Wednesday, February 9, 2011

Blue Valentine

"For Better or For Worse (and this is me at my worse)"
"...With a Hasty Word You Can't Recall."

When Derek Cianfrance's Blue Valentine comes out on DVD in the Spring, I wouldn't be surprised if a few June weddings got cancelled.  Not because it's such a depressing movie about marriage (it is!), but because it is so annoyingly accurate in depicting its scenes from a broken marriage.  Not broken, really, and not sinking...but definitely floundering—one of Woody Allen's "dead sharks."

It depicts 24 hours in a marriage, complete with flash-backs of the puppyish love of the participants (Ryan Gosling and Michelle Williams, both brave performances and both equally deserving of Oscar recognition—like love and marriage, you couldn't have one without the other*) and devoted actions that led to it.  Because that is what is so painful about watching Blue Valentine—you see both the sour and sweet of the marriage without the glacial wearing down of feelings into numb reaction that occurred in between.  The contrast between the two periods is stark, and the film jumps between them with the speed of a single edit.

He's a house painter with Peter Pan syndrome, she's a nurse who can't cure itThey have a child who adores them both, and doesn't notice the tension in the words between the two adults.  They're not bad people and married with the best of intentions.  But, at some point, the growing between them stopped, and the euphemism for marriage—"settling down"—has a chilling ring of complacency to it.

Love is hard work, and marriage is even harder (that is, if you do it right—says Mr. Divorcee).  One cannot take the initial spark that prompted it and forget it, like a pilot light (a metaphor that Blue Valentine exploits at its ending).  It must be tended and cared for and nurtured and not taken for granted.  And that is one thing the romantic comedies of today's cinema rarely get right—they stop right at the beginning, making them a bit of a cheat and giving them all the validity of a Hallmark card.  You look at a film like Blue Valentine, so brave in its depiction of the tough love a relationship or marriage requires, and the final shot of a typical rom-com like James L. Brooks' How Do You Know—the held framing of a now abandoned bus stop indicating that the couple are now together—looks a little hollow, like a null set (as opposed to Brooks' Spanglish, which is a bit more mature in its depcition of dedication in the face of desirable and easier choices.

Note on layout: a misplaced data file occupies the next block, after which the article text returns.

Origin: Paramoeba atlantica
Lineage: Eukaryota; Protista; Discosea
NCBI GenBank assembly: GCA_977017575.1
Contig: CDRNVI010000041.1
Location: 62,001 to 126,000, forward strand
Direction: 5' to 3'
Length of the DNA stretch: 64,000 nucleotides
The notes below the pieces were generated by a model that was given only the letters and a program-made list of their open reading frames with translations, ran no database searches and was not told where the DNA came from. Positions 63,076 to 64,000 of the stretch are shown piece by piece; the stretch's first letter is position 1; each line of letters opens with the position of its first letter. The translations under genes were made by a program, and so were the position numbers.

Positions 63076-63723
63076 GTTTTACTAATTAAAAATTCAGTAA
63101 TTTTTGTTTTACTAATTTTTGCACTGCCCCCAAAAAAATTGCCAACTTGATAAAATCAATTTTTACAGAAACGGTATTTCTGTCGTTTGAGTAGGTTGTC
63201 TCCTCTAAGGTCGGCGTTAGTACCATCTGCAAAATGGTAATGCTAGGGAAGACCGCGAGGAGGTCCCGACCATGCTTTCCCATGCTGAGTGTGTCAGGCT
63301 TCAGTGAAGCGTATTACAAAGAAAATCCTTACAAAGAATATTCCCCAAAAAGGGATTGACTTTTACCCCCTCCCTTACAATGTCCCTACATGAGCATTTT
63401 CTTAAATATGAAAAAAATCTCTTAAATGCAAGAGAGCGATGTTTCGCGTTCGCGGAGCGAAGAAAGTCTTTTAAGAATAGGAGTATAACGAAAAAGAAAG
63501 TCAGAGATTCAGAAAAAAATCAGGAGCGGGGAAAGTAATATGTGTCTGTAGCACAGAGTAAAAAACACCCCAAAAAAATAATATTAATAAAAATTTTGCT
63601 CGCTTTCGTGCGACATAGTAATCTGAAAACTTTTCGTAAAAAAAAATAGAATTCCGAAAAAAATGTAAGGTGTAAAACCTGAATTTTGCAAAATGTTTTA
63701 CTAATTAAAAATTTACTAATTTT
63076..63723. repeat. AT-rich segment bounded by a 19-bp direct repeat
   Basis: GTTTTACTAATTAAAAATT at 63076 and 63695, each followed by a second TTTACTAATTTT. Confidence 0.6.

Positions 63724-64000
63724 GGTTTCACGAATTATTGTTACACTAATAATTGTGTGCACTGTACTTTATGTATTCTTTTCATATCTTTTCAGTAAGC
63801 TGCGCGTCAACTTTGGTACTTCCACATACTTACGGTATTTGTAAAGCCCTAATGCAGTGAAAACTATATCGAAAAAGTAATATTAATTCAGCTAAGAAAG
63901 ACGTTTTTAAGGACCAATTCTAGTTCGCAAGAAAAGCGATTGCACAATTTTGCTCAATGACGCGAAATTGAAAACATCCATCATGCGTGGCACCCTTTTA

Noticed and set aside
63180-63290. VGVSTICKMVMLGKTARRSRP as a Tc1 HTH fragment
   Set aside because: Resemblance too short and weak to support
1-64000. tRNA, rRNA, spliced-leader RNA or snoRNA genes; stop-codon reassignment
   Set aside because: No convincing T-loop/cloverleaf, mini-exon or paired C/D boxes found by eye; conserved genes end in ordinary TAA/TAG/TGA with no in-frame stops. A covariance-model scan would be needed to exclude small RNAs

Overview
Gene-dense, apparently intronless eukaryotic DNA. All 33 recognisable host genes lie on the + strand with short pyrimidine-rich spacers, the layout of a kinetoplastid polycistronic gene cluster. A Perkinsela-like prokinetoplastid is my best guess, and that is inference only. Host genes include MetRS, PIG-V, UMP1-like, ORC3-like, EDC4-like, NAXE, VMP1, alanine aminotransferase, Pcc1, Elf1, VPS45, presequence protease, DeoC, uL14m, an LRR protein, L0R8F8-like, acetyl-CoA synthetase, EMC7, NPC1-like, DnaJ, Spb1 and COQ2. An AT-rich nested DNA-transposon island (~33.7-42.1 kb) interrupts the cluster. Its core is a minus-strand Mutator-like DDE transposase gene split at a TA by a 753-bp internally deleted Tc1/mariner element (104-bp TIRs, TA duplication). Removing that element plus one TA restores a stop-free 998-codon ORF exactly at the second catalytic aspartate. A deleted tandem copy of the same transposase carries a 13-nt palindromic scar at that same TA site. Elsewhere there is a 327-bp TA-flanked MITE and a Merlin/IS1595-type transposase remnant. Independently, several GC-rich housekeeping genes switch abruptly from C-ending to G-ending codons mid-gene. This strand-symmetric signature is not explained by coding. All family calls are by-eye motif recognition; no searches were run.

One of the aspects of the film, which has hung with me for days and haunts me, is its use of delayed pay-offs.  Most films these days hammer image and soundtrack together in an obvious manner to reinforce a point in case the audience doesn't get it.  A bit insulting, actually.  Cianfrance and his writers and actors have far more faith and build a skein of rock-solid "call-backs" that, given the perspective of the whole film—The Big Picture—creates a rich tapestry of a film.  Blue Valentine, in its appropriately fractured structure, leaves things hanging, that in retrospect—a major theme of the film—connect to other incidents that shore up the situation: the song "Smoke Gets in Your Eyes" snaps to the end-shot; Cindy's casual mentioning of a chance encounter in a liquor store that inexplicably sets Dean off is revealed to be an insensitive and cruel topic; and—my favorite—an odd protracted shot of Dean looking directly at the camera in a hospice corridor.

So, yes, it might discourage a couple of Darwin Award-winning marriages, but Blue Valentine is a raw, rewarding, intelligent film about maybe-not-so-intelligent choices, however right they may feel.  It might be the pomegrannette in the box of chocolates, but during this Valentine month, full of hearts and flowers and fluff on the cinema screens, it's a brave thing to say that the course of true love never runs smooth, but the path to Hell...even the one down a paved with good intentions.

Blue Valentine is a Full-Price Ticket.

* Gosling was shut out of the Oscar race, which is a shame.  His performance is so seeringly on the money, taking full advantage of Gosling's callow strengths as an actor, that it makes his myopic man-child of a young husband painful to watch, while not making him entirely unsympathetic.  Tough trick to pull off, but Gosling makes it look easy.  Sometimes, Ryan Gosling is not so good.  Here, he's brilliant.

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